Snapshot: Glacier Bay Park & Reserve

June 02, 2019

With glaciers slowly grinding their way down from icefields and snow-capped peaks into bottomless fjords – the Glacier Bay National Park & Preserve is a geography lesson writ large

 

Simply put, Glacier Bay Park is vast, covering just shy of 13,000 km2 of southeast Alaska, roughly the same size as the US state of Connecticut. However, aptly enough, the park is just the tip of the iceberg as this wild giant stands shoulder to shoulder with Canadian peers, the Tatshenshini-Alsek World Heritage Site and the Kluane National Park and Reserve, as well as fellow Alaskan, the Wrangell-St. Elias National Park and Preserve, which is the US’s largest national park.

 

Wrangell-St. Elias National Park and Preserve in Alaska

 

This UNESCO-protected chain of parks cover 100,00 km2, making it the world’s largest contiguous area without roads; it encompasses 1,900 km of rugged coastline, active tidewater glaciers, the world’s only non-polar icefields and an amazing range of biodiversity.

In 1925, US president Calvin Coolidge proclaimed the area around Glacier Bay as a national monument; it was listed as a UNESCO World Heritage Site in 1979, enlarged by Jimmy Carter the following year before UNESCO doubled down on the region’s natural charms, recognising it as a Biosphere Reserve in 1986.

 

View of Glacier Bay National Park in Alaska

 

Although there is evidence of human settlement dating back 9,000 years in nearby Groundhog Bay, the park itself is only known to have been populated as far back as 3,000 years. The Tlingit people’s oral history details how they were displaced by a glacier 300 years ago; scientists have since confirmed that this was during a mini ice age which saw the glacier’s snout jut out into the Icy Strait almost to Lemesurier Island at its peak in the mid-1700s.

It had retreated by the time George Vancouver, the British captain of the HMS Discovery, charted the Pacific Northwest in 1794 when he found the bay was just an 8 km indent blocked by a wall of ice over 12,000 m thick and 30 km wide. As well as mapping the region and having the Canadian city named after him for his troubles, Vancouver led the first European expedition to Hawaii and learned his trade exploring the southern seas as a junior officer on Captain Cook’s expedition to Australia.

Over the past two centuries, this huge glacier has retreated 100 km up from the bay’s mouth into its tributaries which, despite being shadows of its former self, are still impressive. The largest of the park’s 50-plus named glaciers is the 55 km long, 3 km wide Grand Pacific Glacier – which creeps by at a pace of 2-10 cm/day, a snail’s pace compared to the Johns Hopkins Glacier’s 15-25 cm/day. The park features seven tidewater glaciers – those which reach the sea – as well as several which only touch seawater at one of this far northern region’s two daily high tides that can be as high as seven metres above low tide.

 

Passengers get a close-up view of the majestic glaciers as they sail in Glacier Bay National Park and Preserve in Alaska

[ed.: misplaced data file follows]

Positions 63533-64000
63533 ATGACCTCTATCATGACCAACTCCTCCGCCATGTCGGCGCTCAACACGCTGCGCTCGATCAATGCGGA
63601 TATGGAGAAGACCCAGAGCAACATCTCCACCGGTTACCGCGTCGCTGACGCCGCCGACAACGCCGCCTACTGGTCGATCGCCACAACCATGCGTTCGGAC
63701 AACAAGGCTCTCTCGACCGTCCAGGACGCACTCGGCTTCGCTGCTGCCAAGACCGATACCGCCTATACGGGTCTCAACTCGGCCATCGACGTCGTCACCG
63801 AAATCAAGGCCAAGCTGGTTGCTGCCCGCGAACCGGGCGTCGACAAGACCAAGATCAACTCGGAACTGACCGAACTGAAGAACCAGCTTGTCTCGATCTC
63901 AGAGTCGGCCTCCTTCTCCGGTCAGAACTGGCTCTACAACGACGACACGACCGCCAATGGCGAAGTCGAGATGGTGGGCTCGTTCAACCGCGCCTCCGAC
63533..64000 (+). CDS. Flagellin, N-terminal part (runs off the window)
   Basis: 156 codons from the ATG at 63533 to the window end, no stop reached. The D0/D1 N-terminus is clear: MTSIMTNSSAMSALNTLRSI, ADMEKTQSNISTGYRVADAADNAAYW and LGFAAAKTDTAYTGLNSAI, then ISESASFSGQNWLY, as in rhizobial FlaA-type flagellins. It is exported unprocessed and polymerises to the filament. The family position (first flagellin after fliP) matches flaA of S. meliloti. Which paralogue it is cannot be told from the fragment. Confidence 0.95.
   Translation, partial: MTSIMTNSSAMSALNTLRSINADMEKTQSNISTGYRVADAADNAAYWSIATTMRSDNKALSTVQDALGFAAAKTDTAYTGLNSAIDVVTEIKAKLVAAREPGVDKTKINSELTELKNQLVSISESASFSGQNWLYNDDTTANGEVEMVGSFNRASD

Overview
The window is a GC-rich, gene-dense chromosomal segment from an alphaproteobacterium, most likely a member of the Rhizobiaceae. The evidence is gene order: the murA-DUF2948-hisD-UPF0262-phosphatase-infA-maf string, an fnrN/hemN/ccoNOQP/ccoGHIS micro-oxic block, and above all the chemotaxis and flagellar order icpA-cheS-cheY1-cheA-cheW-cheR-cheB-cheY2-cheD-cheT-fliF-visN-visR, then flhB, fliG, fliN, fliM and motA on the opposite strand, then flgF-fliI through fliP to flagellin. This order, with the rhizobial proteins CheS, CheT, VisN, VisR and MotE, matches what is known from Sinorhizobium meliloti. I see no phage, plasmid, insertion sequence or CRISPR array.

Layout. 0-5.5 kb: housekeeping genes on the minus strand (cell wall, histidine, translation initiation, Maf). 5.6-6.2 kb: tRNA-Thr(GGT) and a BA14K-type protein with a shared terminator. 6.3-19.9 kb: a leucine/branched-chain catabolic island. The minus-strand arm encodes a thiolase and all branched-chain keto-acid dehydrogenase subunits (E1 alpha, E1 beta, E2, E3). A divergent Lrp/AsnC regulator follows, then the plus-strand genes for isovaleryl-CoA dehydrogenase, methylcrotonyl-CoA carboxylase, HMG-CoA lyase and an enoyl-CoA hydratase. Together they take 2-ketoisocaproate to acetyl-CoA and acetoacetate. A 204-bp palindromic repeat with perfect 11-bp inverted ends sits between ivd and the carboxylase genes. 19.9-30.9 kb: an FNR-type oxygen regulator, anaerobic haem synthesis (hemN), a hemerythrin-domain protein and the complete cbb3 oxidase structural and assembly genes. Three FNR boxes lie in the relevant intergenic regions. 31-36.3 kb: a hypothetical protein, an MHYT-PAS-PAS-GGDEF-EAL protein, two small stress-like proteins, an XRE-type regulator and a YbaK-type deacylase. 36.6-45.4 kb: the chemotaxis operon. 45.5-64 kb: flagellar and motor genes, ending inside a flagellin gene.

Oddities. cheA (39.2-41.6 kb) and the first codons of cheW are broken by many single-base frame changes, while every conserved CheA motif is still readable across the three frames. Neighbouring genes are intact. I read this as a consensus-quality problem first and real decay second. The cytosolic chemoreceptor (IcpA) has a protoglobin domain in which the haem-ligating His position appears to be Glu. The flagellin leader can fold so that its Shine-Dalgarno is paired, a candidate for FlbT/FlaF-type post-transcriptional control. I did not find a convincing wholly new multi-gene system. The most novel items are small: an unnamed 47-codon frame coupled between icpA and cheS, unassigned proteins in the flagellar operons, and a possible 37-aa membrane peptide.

After being buffeted by waves, large sections of these glaciers’ snouts regularly break off or ‘calve’, dropping huge blocks of ice into the sea. The retreat of the glaciers has uncovered another geological marvel, fjords – deep, U-shaped valleys whose walls have been worn down and polished smooth by the slow passing river of ice and debris.

The Fairweather mountain range which fringes the park’s western edge is the world’s highest coastal range as well as part of the Rockies chain that runs the length of North America; its highest of which is Mount Fairweather at 6,600 m. These were formed by the collision of the North American and Pacific tectonic plates; meaning that there are frequent earthquakes and the mountains are growing, albeit at a pace of 50 mm/year.

 

Aerial of Lituya Bay with Mt. Fairweather range in the background on a sunny day in Alaska

 

Despite glaciers covering over a quarter of the park, it is so much more than a frozen wasteland and has an abundance of flora and fauna. Around 20% of the park is water and this is teeming with sea life – with everything from orcas, humpback whales, minke whales and porpoises, feeding on and alongside salmon, sculpin, harbour seals, Steller sea lions and sea otters. Above them flap around 281 species of birds, including a ducks and geese, albatross, gulls, the iconic golden and bald eagles and the colourful puffin.

On land, its lush temperate lowland rainforests and wide valleys are similarly well populated with moose, blacktail deer, mountain goats, minks, coyotes, wolves and wolverines doing their level best to avoid apex predators such as the lynx and an assortment of bears, be they brown/grizzly, black or blue/glacier (a subspecies of the black bear).

 

Humpback whale tail with icy mountain backdrop in Alaska

 

Keep your eyes peeled on the beaches as this is where visitors are most likely to see them feeding on fish while keeping a safe distance away. The park has only a few short trails; those wishing to get off them are advised to stick to the beaches, riverbeds and meadows as the thick brush is difficult to navigate. With some of the most spectacular sea kayaking in the world, grabbing a paddle is by far the best way to explore the coastline.

  

Early morning view of Mount Denali the tallest peak in continental North America located in Alaska

  

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